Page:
U.S. Goods-Trade Deficit Widened to a Fresh Record in March
The U.S. merchandise-trade deficit widened to a new record in March as the value of imports surged to a fresh high.
The deficit grew to $90.6 billion from $87.1 billion in February, according to Commerce Department data released Wednesday. Economists in a Bloomberg survey had called for an $88 billion shortfall in March.
Imports rose 6.8% to $232.6 billion, while exports climbed 8.7% to $142 billion, the highest since 2018.
Demand from American consumers stuck at home during Covid-19 has been sending U.S. merchandise imports to repeat records. Ports have been overwhelmed after the sudden stoppage of trade at the start of the pandemic last year and then the rush of purchasing that followed, even as exports remain sluggish.
Freight rates soared after the trade boom late last year caught container producers off guard, sending them scrambling to meet a surge in demand.
The blockage of the Suez Canal by a massive container ship upended global trade in March caused further trade complications, stranding some 90 bulk carriers and causing a rethinking of typical routes.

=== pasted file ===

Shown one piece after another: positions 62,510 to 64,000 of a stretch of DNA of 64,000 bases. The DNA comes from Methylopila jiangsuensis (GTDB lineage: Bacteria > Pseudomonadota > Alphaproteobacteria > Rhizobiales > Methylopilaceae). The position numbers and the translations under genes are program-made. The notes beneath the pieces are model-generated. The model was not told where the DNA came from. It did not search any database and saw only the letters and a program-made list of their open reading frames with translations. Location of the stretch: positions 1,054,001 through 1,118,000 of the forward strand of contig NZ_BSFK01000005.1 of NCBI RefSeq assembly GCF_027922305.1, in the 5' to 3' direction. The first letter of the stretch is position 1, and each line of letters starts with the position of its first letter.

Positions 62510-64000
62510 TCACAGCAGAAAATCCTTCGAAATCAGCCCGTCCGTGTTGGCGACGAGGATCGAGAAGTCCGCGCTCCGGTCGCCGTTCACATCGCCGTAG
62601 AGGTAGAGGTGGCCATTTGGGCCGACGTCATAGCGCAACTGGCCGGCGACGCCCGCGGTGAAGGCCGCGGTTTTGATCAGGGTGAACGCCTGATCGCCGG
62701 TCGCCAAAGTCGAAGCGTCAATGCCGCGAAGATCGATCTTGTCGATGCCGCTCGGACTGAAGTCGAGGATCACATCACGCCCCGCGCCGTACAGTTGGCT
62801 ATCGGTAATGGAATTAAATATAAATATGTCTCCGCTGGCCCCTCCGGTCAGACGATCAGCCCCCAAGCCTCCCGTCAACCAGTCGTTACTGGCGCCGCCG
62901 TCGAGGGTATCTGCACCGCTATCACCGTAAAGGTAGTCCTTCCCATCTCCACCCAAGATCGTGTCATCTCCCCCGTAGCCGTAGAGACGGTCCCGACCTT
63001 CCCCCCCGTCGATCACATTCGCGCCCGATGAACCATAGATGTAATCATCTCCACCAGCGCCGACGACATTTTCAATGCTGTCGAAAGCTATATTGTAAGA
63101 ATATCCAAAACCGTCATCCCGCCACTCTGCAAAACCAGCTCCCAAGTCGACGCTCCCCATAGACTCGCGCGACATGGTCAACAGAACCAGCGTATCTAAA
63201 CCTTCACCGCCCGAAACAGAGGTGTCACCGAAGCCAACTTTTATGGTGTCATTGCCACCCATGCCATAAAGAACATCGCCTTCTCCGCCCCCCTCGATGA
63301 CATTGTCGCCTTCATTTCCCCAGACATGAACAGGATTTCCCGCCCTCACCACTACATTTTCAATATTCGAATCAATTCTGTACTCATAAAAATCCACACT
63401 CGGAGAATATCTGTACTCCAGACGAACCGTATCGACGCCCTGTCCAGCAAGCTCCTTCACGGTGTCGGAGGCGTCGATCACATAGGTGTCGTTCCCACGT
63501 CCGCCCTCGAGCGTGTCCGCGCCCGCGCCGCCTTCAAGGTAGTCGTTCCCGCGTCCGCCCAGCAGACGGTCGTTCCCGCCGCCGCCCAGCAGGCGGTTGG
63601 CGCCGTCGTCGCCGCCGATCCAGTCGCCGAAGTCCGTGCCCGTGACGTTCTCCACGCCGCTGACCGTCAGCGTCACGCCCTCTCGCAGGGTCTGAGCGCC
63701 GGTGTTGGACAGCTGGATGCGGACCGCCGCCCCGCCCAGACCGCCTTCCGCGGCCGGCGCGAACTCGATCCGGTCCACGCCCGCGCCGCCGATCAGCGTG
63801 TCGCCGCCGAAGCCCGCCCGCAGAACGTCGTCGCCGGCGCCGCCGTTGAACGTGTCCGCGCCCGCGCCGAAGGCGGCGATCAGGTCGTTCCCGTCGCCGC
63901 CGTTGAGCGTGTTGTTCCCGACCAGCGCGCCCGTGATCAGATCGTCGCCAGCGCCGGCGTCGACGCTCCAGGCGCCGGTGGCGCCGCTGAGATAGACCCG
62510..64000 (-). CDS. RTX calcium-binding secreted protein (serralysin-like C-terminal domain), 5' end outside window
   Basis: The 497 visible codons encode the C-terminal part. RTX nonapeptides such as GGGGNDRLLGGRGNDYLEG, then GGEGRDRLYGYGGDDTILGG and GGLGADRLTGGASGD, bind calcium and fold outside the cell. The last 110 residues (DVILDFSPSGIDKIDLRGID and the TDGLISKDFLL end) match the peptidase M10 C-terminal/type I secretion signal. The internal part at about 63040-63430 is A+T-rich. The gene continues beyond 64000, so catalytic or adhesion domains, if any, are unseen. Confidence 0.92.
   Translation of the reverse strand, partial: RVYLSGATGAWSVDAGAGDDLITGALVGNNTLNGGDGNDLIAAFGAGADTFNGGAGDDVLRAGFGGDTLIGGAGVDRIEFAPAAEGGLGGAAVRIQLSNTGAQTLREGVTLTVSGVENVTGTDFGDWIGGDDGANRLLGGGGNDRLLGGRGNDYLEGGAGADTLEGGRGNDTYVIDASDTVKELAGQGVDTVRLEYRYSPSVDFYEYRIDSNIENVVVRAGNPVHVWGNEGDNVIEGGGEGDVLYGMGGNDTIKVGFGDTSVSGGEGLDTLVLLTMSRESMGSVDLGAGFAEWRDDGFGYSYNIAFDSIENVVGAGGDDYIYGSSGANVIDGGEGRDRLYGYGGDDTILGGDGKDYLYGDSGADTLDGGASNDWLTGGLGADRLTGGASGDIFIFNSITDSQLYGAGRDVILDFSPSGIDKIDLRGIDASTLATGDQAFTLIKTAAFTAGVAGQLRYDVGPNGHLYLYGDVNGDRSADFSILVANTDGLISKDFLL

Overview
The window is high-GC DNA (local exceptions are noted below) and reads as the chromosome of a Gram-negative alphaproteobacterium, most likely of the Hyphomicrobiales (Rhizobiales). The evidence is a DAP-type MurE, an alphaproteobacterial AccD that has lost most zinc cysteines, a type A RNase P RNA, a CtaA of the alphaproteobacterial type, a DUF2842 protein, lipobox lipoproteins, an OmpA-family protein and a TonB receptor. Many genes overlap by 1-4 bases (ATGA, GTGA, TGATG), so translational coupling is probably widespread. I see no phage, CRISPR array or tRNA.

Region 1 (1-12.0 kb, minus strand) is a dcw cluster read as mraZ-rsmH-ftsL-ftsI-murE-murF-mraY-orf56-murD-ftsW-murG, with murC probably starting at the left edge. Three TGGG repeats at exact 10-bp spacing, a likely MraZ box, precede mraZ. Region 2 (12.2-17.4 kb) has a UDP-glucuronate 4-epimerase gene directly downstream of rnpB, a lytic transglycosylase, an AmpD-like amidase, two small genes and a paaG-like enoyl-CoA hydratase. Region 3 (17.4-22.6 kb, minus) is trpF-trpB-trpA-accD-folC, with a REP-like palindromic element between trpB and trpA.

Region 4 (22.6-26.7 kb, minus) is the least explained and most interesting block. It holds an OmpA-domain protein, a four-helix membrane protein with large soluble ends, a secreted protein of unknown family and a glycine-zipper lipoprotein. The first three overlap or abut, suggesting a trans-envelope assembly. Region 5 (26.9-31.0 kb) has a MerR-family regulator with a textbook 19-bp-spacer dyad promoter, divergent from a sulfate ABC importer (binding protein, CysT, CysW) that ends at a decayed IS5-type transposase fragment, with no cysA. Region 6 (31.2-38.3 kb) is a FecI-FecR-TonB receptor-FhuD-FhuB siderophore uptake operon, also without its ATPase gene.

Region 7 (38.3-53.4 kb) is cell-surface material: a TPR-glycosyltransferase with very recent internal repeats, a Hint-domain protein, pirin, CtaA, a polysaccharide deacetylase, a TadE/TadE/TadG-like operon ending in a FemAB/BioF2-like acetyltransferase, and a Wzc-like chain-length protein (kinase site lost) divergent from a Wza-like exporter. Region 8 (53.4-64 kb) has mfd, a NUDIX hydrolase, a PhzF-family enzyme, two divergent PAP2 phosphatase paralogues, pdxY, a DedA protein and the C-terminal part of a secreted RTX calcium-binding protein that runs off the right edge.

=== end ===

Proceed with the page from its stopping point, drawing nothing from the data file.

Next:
Automakers have cut production after a surge in orders for items such as smartphones, TVs and computers left less capacity for a stronger-than-expected rebound in vehicle demand. President Joe Biden is proposing $50 billion for semiconductor manufacturing and research as part of a push to address the shortage.
Carmakers are pushing for a portion of the money to be reserved for vehicle-grade chips, warning of a potential 1.3 million shortfall in car and light-duty truck production in the U.S. this year if their industry isn’t given priority.
Overall, the value of U.S. exports plus imports surged to $347.7 billion in March, signaling a rebound in trade as the world recovers from the pandemic.
Automotive-vehicle imports advanced rose to $30.2 billion. Vehicle exports increased to $12.8 billion.
The jump in imports was reflected in a big increase in wholesale inventories. Those stockpiles rose 1.4%, matching the largest gain since February 2012.
Retail inventories retreated 1.4%, the most since June, reflecting a sharp decline at motor-vehicle dealers.
The trade picture will come into greater focus when the final report, which includes services, is released on May 4.
©2021 Bloomberg L.P.